Lean-hog futures at the Chicago Mercantile Exchange slid to two-week lows in most contracts Thursday, pressured by seasonally expanding supplies of slaughter-ready animals and recent sharp declines in wholesale pork prices. October lean hogs fell 142 to close at 84.40, December hogs were down 102 to 81.60.
Live-cattle futures declined as well. Bigger supplies of cattle expected in the near-term and larger amounts of competing meats weighed on cattle futures. Lower corn prices helped prop up feeder cattle futures despite the weakness in live cattle as feeders were nearly flat. August live cattle closed down 80 to $123, October cattle were down 77 at $127, August feeders closed down 12 at $155.
U.S. corn and soybean futures fell Thursday after Midwest rainfall eased concerns about both crops.
Better-than-expected rainfall overnight in parts of the western corn belt, followed by continued rains further east Thursday, are giving many areas some much-needed relief from a recent dry spell. Soybean crops in particular have been in need of rain, traders said. The dryness has helped rally grain and soybean futures recently. Wheat was also lower.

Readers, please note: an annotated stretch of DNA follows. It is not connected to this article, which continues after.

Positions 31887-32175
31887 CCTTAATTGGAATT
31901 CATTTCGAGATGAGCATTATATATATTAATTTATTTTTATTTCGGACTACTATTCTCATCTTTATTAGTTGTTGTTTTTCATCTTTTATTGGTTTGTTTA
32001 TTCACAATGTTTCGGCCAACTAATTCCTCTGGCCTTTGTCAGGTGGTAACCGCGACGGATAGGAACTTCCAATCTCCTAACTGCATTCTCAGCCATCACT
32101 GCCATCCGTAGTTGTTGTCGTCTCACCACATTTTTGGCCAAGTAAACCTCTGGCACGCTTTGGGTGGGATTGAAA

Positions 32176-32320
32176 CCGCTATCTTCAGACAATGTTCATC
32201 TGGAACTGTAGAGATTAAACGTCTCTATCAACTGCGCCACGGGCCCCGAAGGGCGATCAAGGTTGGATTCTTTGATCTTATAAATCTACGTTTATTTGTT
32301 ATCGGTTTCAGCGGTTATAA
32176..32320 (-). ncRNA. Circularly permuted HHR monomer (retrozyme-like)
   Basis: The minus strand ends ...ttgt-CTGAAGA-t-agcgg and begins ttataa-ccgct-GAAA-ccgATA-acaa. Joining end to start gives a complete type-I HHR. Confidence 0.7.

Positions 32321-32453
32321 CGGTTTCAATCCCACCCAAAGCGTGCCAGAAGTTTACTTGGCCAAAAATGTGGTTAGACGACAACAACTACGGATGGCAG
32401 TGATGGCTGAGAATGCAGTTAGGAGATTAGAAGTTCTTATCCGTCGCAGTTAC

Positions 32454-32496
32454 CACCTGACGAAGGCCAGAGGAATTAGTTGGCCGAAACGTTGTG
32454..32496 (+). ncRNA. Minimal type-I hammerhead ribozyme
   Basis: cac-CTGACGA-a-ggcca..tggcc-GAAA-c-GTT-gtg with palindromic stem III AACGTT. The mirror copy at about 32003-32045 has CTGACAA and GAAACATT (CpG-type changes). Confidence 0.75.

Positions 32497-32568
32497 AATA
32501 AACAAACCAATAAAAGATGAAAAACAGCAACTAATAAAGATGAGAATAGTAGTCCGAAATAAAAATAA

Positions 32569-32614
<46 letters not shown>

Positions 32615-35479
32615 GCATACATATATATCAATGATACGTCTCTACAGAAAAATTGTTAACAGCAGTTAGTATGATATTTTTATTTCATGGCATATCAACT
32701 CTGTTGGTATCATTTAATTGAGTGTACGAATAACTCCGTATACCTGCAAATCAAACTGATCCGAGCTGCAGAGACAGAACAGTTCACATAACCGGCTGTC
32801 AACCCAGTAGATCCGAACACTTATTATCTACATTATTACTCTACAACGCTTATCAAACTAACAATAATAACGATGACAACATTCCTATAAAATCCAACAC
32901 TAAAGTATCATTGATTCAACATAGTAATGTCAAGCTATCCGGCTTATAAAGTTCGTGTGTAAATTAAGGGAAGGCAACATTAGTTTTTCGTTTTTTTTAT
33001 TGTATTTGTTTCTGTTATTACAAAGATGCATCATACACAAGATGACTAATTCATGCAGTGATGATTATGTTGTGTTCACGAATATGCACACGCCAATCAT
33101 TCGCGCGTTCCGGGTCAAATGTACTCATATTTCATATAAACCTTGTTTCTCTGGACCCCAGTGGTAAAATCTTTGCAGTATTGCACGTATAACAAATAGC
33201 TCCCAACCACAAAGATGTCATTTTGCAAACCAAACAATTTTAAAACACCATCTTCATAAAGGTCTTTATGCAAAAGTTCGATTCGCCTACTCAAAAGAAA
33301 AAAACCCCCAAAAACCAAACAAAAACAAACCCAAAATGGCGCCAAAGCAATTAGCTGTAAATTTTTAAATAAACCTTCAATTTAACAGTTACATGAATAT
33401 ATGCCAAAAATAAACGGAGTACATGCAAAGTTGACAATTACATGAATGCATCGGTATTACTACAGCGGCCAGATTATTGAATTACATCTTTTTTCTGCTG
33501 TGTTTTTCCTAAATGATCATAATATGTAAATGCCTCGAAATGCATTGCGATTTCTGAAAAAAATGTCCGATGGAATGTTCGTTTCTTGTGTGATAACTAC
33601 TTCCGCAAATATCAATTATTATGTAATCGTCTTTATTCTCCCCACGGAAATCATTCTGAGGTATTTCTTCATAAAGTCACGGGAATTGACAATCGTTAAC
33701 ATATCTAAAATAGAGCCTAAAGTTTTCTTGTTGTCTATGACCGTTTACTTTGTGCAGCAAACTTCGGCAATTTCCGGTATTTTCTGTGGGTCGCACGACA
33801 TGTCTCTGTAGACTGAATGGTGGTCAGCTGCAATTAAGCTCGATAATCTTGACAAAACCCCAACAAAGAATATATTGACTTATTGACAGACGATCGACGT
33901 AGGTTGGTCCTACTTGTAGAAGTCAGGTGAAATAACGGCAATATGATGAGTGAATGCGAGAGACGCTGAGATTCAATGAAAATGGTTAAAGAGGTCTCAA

September corn delivery ended down 10 1/4 to $4.87, September soybean futures fell 11 to $13.22, September wheat in Chicago ended down 8 1/4 to $6.30, and September KC wheat dropped 5 ¼ to $6.94.
Most soft-commodities markets slipped Thursday as robust supplies and lackluster demand kept prices under pressure. Cotton prices have tumbled 9.8% this week after the government in top cotton consumer China said imports of cotton fell 17% in July from a year earlier, and were down 21% on the year in the January-July period. But, cotton eased on Thursday with near month October gaining 4 to 83.95, and December new crop gaining 16 to 84.40.
Gold futures settled near unchanged on Thursday as details from the Federal Reserve's latest policy meeting didn't offer any new details on potential shifts to its stimulus program. December gold rose 70 cents to $1,370.80, September silver closed at $23.03, up 7.2 cents.
Crude-oil futures rebounded Thursday after three days of losses, lifted by growth in China's manufacturing sector. October crude gained $1.18 to $105.03 a barrel, September gasoline futures gained 2.71 cents at $2.96 a gallon, September distillates fell a fraction to $3.06 a gallon.
Natural-gas prices climbed to a four-week high Thursday after government data showed a smaller-than-expected increase in the amount of gas in storage, implying a pickup in demand. September Natural gas gained 8.5 cents to $3.54.
On Wall Street, stocks closed higher on Thursday in a trading session marred by a historic trading halt of roughly three hours on the Nasdaq stock exchange as a result of technical problems. The Dow gained 66 to close at 14,963, the Nasdaq closed at 3,638, and the S&P 500 gained 14 to 1,656.